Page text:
- The 'Crisis' in Higher Ed Financing
- Choosing the Core
- Faculty Revolt in Indiana
- Quick Takes: Wisconsin Governor Vetoes Bill to Bar Stem Cell Research, $100 Million for Tufts, Stony Brook Buys Campus, Georgia Provost Cracks Down on Skipped Classes, Tri-State Lifts Gag Rule, UNH Apologizes to 501 Alumni Incorrectly Listed as Dead
- Loyola's Post-Katrina Strategy
- Tripping Up on the Paperwork
- Senate Backs Budget for NIH, Student Aid
- Next Step for the Higher Ed Act
Congress Acts on Budget Bills
The U.S. Senate on Thursday passed a bill that would cut more than $36 billion from mandatory spending programs, including more than $17 billion from student loan programs, after approving an amendment that would use some of those savings to lower costs for student borrowers. The budget committee in the House of Representatives, meanwhile, approved a parallel measure that would cut more than $50 billion in mandatory spending.
The actions were part of Congress's "budget reconciliation" process. Attached to the Senate measure, S 1932, is its version of legislation to renew the Higher Education Act, S 1614, which would use more than $8 billion in savings derived mostly from cuts in subsidies to banks and other lenders to create two need-based grant programs for students from low-income families and those who study science, mathematics and engineering.
On the Senate floor Thursday, lawmakers approved an amendment sponsored by Sen. Michael B. Enzi (R-Wyo.), chairman of the Senate Health, Education, Labor and Pensions Committee, that would use some additional savings that the panel slashed from the loan programs to cut the fee that students pay to originate loans to 2 percent from 3 percent, and eliminate those fees completely as of 2011.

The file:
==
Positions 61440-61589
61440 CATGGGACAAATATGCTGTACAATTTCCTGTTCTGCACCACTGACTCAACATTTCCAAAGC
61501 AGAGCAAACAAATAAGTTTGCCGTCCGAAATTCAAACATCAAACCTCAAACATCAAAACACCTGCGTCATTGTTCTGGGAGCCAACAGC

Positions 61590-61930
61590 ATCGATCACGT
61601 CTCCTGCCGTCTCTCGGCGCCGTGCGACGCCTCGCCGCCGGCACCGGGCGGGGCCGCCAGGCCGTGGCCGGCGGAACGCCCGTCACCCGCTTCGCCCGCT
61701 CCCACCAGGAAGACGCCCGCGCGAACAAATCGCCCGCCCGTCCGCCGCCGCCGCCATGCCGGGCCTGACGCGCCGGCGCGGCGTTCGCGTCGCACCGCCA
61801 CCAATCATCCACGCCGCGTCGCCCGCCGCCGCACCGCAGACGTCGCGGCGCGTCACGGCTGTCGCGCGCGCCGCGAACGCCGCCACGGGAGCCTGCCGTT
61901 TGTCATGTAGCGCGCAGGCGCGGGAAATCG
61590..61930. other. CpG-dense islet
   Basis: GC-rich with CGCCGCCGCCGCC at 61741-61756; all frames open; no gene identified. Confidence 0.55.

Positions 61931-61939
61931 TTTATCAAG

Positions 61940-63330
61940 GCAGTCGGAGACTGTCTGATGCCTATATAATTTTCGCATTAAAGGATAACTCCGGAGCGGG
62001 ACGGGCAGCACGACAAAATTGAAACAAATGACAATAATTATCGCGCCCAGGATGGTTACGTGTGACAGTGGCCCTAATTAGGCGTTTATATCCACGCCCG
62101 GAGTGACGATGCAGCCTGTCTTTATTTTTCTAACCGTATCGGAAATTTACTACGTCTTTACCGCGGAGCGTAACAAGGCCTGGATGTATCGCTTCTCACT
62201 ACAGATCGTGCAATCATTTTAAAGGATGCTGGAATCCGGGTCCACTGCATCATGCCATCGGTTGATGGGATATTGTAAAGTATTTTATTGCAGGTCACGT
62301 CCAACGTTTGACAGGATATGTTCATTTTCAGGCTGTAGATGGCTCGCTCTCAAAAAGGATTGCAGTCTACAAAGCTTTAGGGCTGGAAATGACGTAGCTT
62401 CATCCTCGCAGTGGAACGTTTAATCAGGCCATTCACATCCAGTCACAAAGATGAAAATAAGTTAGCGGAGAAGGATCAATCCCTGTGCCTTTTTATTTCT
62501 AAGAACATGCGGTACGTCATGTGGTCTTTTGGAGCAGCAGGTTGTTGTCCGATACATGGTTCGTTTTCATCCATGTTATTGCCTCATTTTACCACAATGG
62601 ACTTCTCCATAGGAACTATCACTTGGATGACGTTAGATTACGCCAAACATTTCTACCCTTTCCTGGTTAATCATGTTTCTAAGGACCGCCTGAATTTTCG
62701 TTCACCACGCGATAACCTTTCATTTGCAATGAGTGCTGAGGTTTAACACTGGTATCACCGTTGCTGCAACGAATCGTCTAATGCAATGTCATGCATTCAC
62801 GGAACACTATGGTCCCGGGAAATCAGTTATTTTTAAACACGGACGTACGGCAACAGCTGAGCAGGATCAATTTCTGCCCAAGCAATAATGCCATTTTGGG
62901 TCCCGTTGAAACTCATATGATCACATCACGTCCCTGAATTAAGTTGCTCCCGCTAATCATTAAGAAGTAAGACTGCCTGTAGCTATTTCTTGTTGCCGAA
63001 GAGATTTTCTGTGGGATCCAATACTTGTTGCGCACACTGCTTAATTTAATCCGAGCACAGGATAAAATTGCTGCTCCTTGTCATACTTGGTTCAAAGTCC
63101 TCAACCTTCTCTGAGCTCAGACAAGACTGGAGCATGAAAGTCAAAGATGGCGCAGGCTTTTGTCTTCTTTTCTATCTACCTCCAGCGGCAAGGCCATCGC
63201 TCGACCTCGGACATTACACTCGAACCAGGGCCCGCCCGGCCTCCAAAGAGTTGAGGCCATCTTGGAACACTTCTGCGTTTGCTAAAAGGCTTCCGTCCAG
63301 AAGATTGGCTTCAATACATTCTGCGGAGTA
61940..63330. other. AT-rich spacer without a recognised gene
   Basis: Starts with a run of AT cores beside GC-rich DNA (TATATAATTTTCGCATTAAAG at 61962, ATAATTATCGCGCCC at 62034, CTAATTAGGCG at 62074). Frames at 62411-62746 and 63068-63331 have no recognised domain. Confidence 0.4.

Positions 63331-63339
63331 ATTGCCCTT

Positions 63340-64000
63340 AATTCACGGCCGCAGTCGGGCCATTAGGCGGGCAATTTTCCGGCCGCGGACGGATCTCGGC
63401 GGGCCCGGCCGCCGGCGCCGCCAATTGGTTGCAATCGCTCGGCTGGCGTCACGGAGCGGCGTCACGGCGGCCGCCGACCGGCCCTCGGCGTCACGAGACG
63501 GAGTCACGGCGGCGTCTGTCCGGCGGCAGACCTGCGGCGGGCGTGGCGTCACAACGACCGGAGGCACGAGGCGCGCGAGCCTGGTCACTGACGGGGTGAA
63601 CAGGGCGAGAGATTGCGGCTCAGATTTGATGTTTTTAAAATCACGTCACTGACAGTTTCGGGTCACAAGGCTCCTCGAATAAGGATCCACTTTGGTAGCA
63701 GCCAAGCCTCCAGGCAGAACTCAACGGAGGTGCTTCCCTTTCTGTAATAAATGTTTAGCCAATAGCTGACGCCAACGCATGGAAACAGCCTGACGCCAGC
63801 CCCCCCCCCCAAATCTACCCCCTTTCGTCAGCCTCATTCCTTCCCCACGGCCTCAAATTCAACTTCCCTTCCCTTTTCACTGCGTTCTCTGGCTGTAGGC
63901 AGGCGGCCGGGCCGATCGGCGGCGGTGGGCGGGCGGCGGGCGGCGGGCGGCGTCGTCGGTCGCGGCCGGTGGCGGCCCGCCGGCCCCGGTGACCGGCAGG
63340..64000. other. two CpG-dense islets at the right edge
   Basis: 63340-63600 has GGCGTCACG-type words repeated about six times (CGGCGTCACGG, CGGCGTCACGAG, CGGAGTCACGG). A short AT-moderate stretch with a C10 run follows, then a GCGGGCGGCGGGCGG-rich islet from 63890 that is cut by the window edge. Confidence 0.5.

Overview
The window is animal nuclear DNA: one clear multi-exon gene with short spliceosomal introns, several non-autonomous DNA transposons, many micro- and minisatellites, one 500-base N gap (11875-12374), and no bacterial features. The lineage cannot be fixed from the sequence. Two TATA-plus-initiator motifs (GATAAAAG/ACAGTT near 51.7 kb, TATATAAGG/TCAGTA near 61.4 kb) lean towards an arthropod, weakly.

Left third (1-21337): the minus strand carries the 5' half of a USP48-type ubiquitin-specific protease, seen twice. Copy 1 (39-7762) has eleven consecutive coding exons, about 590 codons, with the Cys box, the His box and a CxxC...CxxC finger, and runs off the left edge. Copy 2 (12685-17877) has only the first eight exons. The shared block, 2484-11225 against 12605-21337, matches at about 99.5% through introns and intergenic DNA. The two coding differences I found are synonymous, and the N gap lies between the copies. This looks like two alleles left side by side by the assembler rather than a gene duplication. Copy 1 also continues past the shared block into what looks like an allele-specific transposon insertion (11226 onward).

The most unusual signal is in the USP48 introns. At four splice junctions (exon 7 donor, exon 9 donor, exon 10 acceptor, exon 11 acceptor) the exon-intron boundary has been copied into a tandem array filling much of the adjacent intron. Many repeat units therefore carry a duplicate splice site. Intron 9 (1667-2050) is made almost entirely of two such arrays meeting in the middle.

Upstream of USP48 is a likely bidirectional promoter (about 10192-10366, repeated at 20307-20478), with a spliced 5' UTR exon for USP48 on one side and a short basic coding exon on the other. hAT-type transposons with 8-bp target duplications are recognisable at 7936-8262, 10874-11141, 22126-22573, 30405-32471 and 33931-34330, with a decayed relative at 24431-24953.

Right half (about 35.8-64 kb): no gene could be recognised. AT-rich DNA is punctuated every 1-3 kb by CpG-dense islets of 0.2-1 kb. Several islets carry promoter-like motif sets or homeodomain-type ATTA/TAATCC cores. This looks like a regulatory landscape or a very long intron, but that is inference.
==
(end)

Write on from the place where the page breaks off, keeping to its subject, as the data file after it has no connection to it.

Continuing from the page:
The amendment, though, would use much of the extra savings from the loan programs to help elementary and secondary schools and students affected by Hurricanes Katrina and Rita, although college officials had argued for using those funds to expand opportunities for college students.
The parallel bill passed by the House Budget Committee would cut more than $14 billion from the loan programs, but would put all of the savings toward deficit reduction and other purposes, to the dismay of college and student groups. House leaders have argued that the vast majority of the savings would come from lenders, but House Democrats on Thursday said that a Congressional Budget Office analysis showed that billions would come from increased fees to students.
The sharply different approaches that the Senate and House are taking to the budget and Higher Education Act measures leaves an uncertain path for both pieces of legislation.
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